To search for model legislation, research, reports, and more, type your area of interest into the search bar above. You can filter your search by state, level of government, document type, and policy area to match the info you need to your unique community’s progressive goals.
The Solar Incentive Program (SIP) is the most established rooftop solar program in the City of Los Angeles. It originated at the Los Angeles Department of Water and Power in 2000 with a $150 million investment to incentivize the poliferation of rooftop solar in Los Angeles. With the passage of Senate Bill 1 (2007), the SIP was revised to comply with state law. The updated, 10 year, $313 million program, subsidizes photovoltaic solar panel installation for residential, commercial, non-profit, and governmental customers. This research identifies the geographic reach the program over the past 15 years through analysis of data that is available on DWP’s website and US Census data.
Clean energy policies can create jobs, support local business in green markets, and ensure residents have access to jobs created. This brief helps guide you on how to make the most of green investments. After reviewing the City of Oberlin’s energy use and emissions, several policy options and best practices were identified for five energy-using and emission-producing sectors: (1) upgrading the electricity system, (2) greening the commercial and industrial sector to reduce energy costs for firms, (3) enabling anchor institutions in the community to reduce energy use and cost, (4) making the transportation system more sustainable while promoting smart growth and complete street principles, and (5) promote energy savings for Oberlin residents in their homes. By adopting policy options and best practices, communities can spur local investments in the green economy.
Solar hasn’t been available to everyone. The majority of Angelenos, who are renters, have been excluded from the solar market and resulting savings. LADWP historically has lacked renter oriented solar programs. These barriers have resulted in disparities in who has access to solar energy, with Repower LA research showing less affluent areas like Boyle Heights receiving less than 1% of solar panel rebates. Yet a new program, Shared Solar is expected to be approved by the DWP Board on September 25th, will serve renters, create a more resilient grid, less blackouts, and good jobs.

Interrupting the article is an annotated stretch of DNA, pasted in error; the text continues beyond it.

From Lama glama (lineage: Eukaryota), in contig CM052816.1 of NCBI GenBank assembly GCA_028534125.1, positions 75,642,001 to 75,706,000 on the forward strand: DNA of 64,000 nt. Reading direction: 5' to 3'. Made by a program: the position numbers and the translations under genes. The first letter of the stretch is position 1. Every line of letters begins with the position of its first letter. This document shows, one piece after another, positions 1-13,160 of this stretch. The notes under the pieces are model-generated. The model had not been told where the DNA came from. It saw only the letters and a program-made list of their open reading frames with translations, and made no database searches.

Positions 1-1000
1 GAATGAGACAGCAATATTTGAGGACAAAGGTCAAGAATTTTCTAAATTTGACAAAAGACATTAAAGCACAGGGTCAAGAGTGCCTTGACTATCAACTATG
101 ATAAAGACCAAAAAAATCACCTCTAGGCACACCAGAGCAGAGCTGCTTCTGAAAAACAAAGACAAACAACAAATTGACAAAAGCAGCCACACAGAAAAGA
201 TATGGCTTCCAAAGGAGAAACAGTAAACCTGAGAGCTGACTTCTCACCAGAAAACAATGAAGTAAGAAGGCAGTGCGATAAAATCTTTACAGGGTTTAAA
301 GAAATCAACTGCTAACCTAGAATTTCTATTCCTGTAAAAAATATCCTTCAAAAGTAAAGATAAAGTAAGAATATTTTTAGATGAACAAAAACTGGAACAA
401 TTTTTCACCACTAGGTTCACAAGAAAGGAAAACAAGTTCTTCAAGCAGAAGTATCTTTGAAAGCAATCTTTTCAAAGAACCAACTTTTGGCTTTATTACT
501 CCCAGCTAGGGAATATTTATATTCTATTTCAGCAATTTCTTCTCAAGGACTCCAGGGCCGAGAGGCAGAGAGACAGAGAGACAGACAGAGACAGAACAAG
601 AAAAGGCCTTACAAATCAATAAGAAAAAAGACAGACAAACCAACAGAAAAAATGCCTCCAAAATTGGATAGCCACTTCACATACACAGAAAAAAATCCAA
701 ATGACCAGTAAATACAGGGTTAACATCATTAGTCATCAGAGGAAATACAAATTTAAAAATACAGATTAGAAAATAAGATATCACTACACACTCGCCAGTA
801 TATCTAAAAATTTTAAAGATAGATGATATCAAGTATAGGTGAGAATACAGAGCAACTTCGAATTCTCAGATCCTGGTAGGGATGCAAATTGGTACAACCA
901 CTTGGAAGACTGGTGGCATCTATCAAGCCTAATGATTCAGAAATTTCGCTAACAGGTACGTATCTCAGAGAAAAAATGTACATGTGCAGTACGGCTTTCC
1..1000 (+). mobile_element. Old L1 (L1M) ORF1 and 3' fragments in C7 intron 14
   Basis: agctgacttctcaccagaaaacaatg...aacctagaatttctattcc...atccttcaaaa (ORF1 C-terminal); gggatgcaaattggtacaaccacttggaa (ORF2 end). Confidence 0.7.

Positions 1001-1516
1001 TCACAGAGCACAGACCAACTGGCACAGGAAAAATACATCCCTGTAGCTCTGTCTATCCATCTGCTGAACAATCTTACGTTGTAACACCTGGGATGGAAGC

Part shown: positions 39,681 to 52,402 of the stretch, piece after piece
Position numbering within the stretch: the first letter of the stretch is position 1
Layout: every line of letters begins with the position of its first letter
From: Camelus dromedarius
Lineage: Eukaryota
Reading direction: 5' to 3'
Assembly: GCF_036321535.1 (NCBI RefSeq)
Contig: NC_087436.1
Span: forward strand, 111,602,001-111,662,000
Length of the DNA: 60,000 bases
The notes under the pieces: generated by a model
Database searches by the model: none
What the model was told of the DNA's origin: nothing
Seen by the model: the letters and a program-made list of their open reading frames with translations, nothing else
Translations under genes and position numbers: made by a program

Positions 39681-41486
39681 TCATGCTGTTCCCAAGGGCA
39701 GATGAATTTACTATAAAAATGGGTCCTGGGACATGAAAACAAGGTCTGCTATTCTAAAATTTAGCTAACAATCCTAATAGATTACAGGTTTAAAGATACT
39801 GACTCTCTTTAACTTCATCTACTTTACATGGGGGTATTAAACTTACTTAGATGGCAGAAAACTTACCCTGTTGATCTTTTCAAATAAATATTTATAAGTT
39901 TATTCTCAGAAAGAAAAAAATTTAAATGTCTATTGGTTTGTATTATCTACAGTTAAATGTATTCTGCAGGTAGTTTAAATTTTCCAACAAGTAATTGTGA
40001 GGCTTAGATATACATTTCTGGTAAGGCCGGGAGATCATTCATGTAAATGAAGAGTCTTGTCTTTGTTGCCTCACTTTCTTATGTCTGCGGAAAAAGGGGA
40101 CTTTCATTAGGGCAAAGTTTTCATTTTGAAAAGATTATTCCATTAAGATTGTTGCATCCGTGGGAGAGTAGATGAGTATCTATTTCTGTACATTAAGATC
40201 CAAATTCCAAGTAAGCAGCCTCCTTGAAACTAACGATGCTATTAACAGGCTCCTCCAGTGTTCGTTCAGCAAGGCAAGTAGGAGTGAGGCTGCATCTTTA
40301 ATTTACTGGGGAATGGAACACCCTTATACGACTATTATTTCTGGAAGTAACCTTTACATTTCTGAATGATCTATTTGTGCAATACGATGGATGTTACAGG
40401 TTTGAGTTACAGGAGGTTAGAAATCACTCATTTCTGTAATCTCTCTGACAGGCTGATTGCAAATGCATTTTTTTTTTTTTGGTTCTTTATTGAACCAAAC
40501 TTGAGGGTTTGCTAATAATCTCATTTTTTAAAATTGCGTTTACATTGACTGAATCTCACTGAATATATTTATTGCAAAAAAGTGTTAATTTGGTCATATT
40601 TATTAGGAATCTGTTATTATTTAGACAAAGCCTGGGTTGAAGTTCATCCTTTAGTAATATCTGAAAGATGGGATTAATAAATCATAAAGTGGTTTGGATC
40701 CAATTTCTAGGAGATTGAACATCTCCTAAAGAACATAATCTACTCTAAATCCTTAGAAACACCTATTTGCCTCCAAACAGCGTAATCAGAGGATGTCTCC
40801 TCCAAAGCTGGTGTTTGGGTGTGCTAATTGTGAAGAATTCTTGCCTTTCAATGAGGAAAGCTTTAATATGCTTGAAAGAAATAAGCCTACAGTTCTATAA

This report discusses the progress of the Utility Pre-Craft Trainee (UPCT) program since its launch in 2011. The UPCT program, jointly operated by the Los Angeles Department of Water and Power (LADWP) and the International Brotherhood of Electrical Workers (IBEW) Local 18, is an earn-and-learn, pre-apprenticeship training program in which entry-level trainees work full time weatherizing homes and small businesses while learning skills and preparing for civil service exams and career opportunities in the utility. Trainees receive $16 per hour plus health and retirement benefits, considerably better compensation than most entry-level workers earn for weatherization work, and are union members represented by IBEW Local 18. In addition to classroom training, trainees receive on-the-job training to install energy efficiency measures for LADWP’s Home Energy Improvement Program1 and Small Business Direct Install program,2 as well as solar installations on properties owned by LADWP. Trainees also rotate through the water, power, and support services sides of the utility to gain broad exposure and try out different types of work before selecting a career path.
The factsheet outlines the cities The Utility Pre-Craft Trainee Program (UPCT) in LA which aimed to place low income and minority city residents in good union utility jobs through an innovative training program.
This report outlines the issues with Long Beach's Clean Trucks Program which made truck drivers not the companies bare the costs of the reforms. This further contributes to their independent contractor status.
This report analyized the potential impact of the proposed LA and Long Beach Clean Truck Programs. They how that these programs would not only imporve the environment but would also have large financial benefits for the truck drivers and their communtieis.
This report evaluates the enivronmental, economic, and labor impact of the Port of Los Angeles Clean Truck Program which resulted in a massive reduction in diesel emissions. The report finds the program was expertly designed to reduce emissions without putting the bulk of the burden on vulnerable low wage truck drivers.
The Clean Truck Program at the Port of Los Angeles was designed to make the trucks at the city's ports more environmentally friendly. The Program reduced emmisions at the port drastically. Importantly, the project was designed such that it do not allow port companies to shift the costs of the truck upgrades on to the drivers.
This is the full Minneapolis 2040 regional development plan. The 2040 Plan is a comprehensive master plan for development in the city. Critically, this plan rezoned the entire city of Minneapolis eliminating single-family zoning. They did this to address the affordable-housing crisis and confront a history of racist housing practices.